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How to work with co-packers to keep your brand alive in the COVID-19 era

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Brands are discovering the real challenges of COVID-19 are not the same issues the talking heads are squawking about.

When the White House is holding daily briefings and social media feeds are flooded with apocalyptic messages, it can be tough for a brand to know where to invest its energy. While a business needs to address concerns about sanitation, the food industry has always had a bead on that and, thus far, there has been little evidence to suggest that COVID-19 is spread through consumption.

The real issues almost all brands need to worry about are things silently happening as they frantically craft the proper messaging and do whatever else they do when panicked. The problems currently taking down brands have to do with two issues: their co-packer and the supply chain. Here’s what’s happening, and here’s what brands need to do to protect themselves.

COVID-19 has changed everything

For starters, everybody’s projections are off right now. No one would have predicted back in January there would be a run on toilet paper and cans of chicken noodle soup. No one knew co-packers would be running exponentially higher runs of some items while other once hot items are no longer in demand. Who would have guessed the market, which for decades has been steadily becoming more globally open and interconnected, would be suddenly and unceremoniously shut down? Brands that relied on a rare ingredient from China found themselves emptyhanded due to supply chain constraints, basically decimating their production capacity in a matter of minutes.

Markets have changed. Supply chains have been disrupted. Reputations have been built or destroyed in a nanosecond. It’s sink or swim time.

The big challenge: Limited or hard-to-source ingredients

In this new normal, brands are experiencing ingredient sourcing crises even for common ingredients. If a product is reliant on a limited or difficult-to-source ingredient, brands must be proactive. This is what we told a client who is dependent on a particularly difficult-to-source ingredient, a certain type of nut powder only produced in China. This client not only was reliant on this rare ingredient, but also only had one source for the ingredient. We advised them to order several months’ worth of the raw ingredient while it was available and store it in a warehouse near their co-packer. That client is doing great and has everything needed for uninterrupted production.

A few weeks later, we heard from another brand that was also dependent on the same rare nut powder. They had four suppliers lined up, but none were able to deliver.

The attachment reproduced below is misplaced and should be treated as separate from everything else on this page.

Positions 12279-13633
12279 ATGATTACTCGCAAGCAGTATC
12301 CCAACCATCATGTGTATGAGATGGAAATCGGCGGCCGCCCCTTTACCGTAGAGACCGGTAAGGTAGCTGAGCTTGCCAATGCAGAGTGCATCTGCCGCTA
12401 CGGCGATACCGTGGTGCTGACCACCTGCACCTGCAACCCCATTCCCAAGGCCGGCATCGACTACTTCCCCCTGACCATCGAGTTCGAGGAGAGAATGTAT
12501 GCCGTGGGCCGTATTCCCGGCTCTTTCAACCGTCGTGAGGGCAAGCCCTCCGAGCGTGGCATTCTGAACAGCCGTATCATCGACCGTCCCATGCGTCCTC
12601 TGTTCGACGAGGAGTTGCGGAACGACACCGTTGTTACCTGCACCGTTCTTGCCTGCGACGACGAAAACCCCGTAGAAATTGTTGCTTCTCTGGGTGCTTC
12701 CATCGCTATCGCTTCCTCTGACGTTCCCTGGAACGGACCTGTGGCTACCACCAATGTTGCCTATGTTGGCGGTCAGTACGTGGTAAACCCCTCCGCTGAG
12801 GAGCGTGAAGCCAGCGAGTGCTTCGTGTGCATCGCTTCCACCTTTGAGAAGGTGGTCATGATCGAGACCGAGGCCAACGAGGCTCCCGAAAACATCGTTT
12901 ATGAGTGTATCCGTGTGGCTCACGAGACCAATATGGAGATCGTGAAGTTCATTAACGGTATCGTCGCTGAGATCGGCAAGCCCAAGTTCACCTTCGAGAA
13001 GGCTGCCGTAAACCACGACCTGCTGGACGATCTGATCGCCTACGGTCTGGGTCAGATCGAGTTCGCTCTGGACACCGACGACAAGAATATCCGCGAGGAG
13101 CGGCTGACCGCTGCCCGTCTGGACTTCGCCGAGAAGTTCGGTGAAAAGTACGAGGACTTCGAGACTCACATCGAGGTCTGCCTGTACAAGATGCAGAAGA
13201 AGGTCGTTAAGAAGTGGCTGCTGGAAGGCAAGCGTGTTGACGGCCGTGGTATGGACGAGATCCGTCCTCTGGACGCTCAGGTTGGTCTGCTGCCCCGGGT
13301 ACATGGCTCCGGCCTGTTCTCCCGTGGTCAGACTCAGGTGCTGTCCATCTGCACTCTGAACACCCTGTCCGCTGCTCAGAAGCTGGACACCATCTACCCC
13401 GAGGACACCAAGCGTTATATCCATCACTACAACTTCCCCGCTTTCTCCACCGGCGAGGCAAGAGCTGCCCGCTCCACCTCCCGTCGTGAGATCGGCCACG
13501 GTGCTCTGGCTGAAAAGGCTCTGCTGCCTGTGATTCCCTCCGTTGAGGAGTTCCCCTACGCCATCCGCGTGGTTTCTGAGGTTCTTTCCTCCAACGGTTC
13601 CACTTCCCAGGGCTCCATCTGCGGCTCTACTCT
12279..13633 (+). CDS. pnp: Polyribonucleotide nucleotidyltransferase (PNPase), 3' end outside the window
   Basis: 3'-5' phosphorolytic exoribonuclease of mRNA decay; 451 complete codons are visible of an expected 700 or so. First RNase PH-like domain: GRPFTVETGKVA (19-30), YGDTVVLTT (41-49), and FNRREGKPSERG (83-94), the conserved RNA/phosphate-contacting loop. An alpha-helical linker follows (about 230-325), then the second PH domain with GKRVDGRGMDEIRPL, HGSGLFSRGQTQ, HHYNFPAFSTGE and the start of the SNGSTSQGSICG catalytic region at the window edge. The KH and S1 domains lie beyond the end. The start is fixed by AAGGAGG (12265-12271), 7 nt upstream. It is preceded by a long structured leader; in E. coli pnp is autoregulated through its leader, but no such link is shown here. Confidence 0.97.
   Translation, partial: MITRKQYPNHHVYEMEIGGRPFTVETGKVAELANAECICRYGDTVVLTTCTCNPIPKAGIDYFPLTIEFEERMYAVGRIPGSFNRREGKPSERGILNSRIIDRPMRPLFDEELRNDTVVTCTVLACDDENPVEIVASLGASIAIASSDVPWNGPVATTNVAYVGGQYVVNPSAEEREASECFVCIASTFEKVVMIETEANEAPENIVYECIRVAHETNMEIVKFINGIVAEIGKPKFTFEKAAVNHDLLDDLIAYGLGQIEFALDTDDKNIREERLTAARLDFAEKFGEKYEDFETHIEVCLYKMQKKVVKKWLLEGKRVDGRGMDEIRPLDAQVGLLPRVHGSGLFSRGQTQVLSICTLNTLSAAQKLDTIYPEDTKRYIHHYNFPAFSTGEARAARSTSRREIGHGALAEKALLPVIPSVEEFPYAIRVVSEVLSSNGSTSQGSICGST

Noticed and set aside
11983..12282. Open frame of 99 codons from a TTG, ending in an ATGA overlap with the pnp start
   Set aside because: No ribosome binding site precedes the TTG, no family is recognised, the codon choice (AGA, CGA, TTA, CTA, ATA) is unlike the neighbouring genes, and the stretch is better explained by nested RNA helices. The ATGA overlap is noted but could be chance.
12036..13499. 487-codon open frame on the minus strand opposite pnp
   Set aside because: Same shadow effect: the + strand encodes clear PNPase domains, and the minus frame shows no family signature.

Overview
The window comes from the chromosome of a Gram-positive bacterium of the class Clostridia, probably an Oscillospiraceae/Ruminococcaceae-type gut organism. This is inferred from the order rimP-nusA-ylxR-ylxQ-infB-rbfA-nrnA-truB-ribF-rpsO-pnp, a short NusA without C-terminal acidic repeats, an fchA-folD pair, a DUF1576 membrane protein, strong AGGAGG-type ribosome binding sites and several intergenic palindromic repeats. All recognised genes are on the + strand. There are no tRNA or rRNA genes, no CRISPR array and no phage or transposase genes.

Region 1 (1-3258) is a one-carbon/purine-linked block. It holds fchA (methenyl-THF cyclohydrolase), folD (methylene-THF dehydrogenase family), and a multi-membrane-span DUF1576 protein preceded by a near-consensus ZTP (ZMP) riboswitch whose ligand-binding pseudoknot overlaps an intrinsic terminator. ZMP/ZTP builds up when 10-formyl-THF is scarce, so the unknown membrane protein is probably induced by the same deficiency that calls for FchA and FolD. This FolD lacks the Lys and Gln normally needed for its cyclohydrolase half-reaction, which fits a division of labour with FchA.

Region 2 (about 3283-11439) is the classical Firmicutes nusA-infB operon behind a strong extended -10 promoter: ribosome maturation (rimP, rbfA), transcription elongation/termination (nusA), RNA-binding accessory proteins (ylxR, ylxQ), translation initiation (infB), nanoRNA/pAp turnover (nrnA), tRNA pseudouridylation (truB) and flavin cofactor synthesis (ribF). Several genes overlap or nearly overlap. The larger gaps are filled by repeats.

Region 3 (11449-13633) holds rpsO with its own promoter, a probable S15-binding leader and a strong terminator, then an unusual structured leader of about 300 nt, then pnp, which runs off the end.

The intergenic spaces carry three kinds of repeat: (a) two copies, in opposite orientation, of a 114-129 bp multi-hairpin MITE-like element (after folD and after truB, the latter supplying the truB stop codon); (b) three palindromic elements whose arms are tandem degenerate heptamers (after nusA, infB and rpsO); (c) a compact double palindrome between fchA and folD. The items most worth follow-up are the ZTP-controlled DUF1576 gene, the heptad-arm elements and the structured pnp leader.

Supply chain integrity is critical

One of the things we’re seeing is a great variance of vulnerability from brand to brand. Some brands produce products with ingredients that are much more easily sourced from a variety of suppliers than others, and these brands are able to relax. However, brands that are extremely limited in ingredient sourcing—non-GMO or organic, for example—are especially vulnerable to glitches in the supply chain at this time.

Here’s the bottom line: No brand should be single sourcing at this time. If a brand has a turnkey arrangement and its co-packer handles ingredient sourcing, it’s that brand’s responsibility to make sure they have redundant suppliers at the ready. If in a tolling arrangement and buying the ingredients, brands need to make sure they have multiple suppliers lined up and ready to go in case one supplier dries up.

But how does one find suppliers? Smaller brands typically go through a distributor that takes on some of the pain of ingredient sourcing. When a brand grows to a certain size, it becomes more cost-effective to go directly to sources. It’s a common challenge to be unsure when to go through a distributor or to start looking for sources for direct ordering, and, when you do start exploring options, how to tell a good supplier from a bad one.

The following are good sources for suppliers of raw ingredients:

  • SupplySide
  • Ask your co-packer where they get their ingredients or who they know (and recommend)
  • IFT (International Food Technologists)
  • Hire an expert in ingredient sourcing

In a tolling only arrangement, brands always had the extra burden of sourcing their own ingredients, but the pandemic has just upped the ante for any bet placed. It’s always been a bit risky; you have to purchase the ingredients, which means you have to find your own suppliers, and you’ve always had to deal with issues like projecting how much of each ingredient you’ll need, and making sure you factored in ingredient prices, all of which fluctuate.